Dr Vivek Murthy, United States Surgeon General, shared why rebuilding social connection and tackling loneliness is vital for individual and wider societal health and wellbeing, at the Campaign to End Loneliness international conference.
“Loneliness is similar to hunger or thirst. It’s a warning sign that we need something to survive” explained Dr Murthy, in a conversation with Kim Leadbeater, MP for Batley and Spen.
Dr Murthy was speaking at the largest online international conference on loneliness, hosted last week by the UK’s Campaign to End Loneliness, bringing leaders, academics, business and community groups together for a unique conversation on how to tackle loneliness for a new era of connection.
“No one taught me about loneliness in medical school… but as I travelled the country, I found loneliness was affecting people of all ages, including young people who were surrounded by others – proving a point that it’s not about how many people are around you, it’s about the quality of the connections you have.
“When I dug into the data and science around this, that’s when I realised it’s incredibly common but also extraordinarily consequential for our mental and physical health. Loneliness raises the risk and increases the likelihood of anxiety and depression but also increases the risk of premature death, heart disease and dementia.
“People are often surprised that the mortality impact associated with loneliness is similar to the mortality impact of smoking 15 cigarettes a day and it’s greater than the mortality impact of obesity and substance abuse.
“Historically, how much time in public health have we spent on these issues and how little time have we spent on social connection and loneliness? The data tells us that this should be a priority for individuals and society at large.”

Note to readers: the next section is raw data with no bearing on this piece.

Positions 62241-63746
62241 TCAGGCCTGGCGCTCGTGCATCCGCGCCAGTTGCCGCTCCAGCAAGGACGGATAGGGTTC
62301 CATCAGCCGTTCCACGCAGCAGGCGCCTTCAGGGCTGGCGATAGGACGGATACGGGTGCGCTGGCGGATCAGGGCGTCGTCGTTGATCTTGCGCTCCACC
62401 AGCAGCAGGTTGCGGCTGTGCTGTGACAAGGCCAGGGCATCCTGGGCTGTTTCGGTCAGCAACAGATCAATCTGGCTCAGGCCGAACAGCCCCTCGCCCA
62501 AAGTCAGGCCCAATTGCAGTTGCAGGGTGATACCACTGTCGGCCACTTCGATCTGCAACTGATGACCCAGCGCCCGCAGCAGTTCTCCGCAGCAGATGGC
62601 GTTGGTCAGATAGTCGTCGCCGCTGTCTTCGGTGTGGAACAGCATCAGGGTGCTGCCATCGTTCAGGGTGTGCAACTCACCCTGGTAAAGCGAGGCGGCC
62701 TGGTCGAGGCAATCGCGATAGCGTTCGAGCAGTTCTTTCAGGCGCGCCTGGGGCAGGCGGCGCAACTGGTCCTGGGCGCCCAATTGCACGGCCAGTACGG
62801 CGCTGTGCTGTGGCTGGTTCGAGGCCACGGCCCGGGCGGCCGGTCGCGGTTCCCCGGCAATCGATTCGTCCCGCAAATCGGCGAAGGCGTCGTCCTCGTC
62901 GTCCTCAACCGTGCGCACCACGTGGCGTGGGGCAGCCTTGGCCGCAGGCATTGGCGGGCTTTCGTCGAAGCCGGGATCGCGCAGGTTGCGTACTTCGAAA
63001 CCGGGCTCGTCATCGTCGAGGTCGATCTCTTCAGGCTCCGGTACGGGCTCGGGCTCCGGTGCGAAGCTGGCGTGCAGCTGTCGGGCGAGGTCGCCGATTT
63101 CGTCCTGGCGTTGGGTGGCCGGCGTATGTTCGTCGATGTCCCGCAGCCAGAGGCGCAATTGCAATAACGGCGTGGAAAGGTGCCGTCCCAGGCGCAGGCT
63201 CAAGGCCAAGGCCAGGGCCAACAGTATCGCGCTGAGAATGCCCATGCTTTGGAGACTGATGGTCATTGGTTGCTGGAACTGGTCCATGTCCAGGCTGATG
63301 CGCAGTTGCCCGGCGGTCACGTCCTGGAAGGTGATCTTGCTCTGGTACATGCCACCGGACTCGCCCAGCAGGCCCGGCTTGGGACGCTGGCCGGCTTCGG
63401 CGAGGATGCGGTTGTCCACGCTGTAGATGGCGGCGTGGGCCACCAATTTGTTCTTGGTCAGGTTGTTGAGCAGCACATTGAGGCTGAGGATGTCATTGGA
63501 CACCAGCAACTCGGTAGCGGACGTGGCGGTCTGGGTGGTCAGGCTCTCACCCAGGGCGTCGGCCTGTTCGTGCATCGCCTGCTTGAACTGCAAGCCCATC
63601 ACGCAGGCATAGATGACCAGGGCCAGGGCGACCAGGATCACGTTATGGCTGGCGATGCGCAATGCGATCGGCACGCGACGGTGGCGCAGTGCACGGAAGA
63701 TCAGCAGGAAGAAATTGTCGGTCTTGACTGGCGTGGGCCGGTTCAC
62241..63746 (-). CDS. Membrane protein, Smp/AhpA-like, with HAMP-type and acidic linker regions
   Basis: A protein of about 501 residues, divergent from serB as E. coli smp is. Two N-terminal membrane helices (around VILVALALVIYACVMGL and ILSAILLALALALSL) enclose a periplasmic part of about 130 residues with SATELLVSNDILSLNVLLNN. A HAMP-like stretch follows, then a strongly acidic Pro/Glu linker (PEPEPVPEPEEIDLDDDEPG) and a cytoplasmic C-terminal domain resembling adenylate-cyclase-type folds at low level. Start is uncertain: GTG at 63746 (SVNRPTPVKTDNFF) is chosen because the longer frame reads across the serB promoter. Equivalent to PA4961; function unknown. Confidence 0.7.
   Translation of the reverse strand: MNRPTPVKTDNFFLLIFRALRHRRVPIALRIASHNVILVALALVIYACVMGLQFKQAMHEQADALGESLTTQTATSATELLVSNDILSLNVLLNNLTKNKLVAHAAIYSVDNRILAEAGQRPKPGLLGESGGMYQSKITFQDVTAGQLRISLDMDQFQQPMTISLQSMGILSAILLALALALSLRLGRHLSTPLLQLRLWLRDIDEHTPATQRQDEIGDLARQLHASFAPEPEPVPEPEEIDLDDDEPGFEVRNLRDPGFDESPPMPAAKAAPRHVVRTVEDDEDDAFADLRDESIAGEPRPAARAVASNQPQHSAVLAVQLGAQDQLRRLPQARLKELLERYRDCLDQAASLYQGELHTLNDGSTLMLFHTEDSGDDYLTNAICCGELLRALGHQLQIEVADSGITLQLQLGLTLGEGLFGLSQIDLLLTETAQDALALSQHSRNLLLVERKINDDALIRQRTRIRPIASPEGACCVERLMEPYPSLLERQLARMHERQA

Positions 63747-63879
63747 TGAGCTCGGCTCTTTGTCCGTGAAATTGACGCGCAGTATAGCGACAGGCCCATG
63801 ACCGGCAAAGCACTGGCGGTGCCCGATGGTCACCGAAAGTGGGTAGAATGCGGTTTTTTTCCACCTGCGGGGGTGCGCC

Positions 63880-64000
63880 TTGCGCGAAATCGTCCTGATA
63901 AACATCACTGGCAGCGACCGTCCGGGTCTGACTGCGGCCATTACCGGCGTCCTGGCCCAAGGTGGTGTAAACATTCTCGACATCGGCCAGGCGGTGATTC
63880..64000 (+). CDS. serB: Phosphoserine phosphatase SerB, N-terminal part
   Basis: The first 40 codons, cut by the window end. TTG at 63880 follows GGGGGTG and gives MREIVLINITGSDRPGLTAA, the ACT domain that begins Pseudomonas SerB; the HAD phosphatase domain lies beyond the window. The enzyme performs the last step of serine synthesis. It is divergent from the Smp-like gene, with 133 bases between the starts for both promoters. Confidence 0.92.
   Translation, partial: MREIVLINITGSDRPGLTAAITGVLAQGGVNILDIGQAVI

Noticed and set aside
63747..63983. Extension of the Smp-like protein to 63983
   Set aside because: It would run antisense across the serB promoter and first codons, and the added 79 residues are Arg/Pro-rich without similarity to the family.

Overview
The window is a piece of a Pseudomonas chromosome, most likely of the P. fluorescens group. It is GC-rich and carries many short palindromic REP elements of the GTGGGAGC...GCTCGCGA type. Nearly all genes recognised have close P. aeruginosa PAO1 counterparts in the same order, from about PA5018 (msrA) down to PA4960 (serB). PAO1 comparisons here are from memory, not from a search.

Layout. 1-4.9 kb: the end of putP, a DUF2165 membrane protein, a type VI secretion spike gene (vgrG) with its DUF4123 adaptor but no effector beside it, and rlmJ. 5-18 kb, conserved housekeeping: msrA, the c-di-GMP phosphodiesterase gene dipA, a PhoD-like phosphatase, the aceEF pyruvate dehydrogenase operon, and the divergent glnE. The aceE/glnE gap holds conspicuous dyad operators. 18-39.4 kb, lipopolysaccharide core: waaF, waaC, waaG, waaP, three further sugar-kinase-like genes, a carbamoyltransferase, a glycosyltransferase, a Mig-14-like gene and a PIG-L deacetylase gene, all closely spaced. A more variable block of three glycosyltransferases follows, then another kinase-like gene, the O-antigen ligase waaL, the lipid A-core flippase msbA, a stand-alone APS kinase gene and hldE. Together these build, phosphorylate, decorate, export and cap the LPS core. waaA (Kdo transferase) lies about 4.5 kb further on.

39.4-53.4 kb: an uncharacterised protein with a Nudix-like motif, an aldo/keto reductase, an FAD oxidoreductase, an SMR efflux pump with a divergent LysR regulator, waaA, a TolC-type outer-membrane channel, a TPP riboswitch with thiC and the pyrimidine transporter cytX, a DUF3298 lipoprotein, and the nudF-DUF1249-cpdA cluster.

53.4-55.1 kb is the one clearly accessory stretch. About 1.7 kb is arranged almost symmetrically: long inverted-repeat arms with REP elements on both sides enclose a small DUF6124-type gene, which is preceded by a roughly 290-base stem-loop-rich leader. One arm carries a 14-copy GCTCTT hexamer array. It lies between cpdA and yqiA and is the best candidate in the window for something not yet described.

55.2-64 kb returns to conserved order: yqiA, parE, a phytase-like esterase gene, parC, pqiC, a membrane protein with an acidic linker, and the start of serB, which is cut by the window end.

Kim Leadbeater MP shared how her sister, the late Jo Cox MP, had herself experienced loneliness when moving away for University and had witnessed first-hand, how much people across the community wanted more personal connection.
“Loneliness can happen to anybody across the lifespan and there are worrying statistics about young people” explained Kim. “We have to look at this holistically through the lifespan; children, young people and uni students first, then adults throughout their lives.
“Taking a holistic approach to loneliness is about physical health, mental health and social health. Until we do that within our communities and within a policy perspective, we won’t see the change that’s needed” she added.
Dr Murthy agreed and outlined how he envisions the concept of rebuilding social infrastructure.
“Part of what we have to do is to rebuild and reinvest in social infrastructure. I think of it as the combination of policy and programmes and structures in a community and facilitating the development of social connections.
“In addition to social infrastructure there are two other areas. One is technology. Technology has had such a profound impact on our lives in predominantly positive ways. But what we want to understand is where technology has unintended impacts. When I look at technology and in particular social media and how it impacts people relationships with one another… I find many people, especially young people their experience of social media is so often different.
“They tell me three things consistently;
- It makes them feel worse about themselves
- It makes them feel worse about their friendships, and
- They can’t get off of it, because its designed to keep people on it. What we need to do is to design technology that creates healthy dialogue and build healthy relationships.
“The third area we need to work on is individual action. The decisions that we make in our everyday lives; do we prioritise people, make time for them, show up to our conversations with authenticity and our full attention? Do we reach out to people with different perspectives to learn, do we help other people in their moment of need recognising service to other people is one of the biggest antidotes to loneliness and human connection.”
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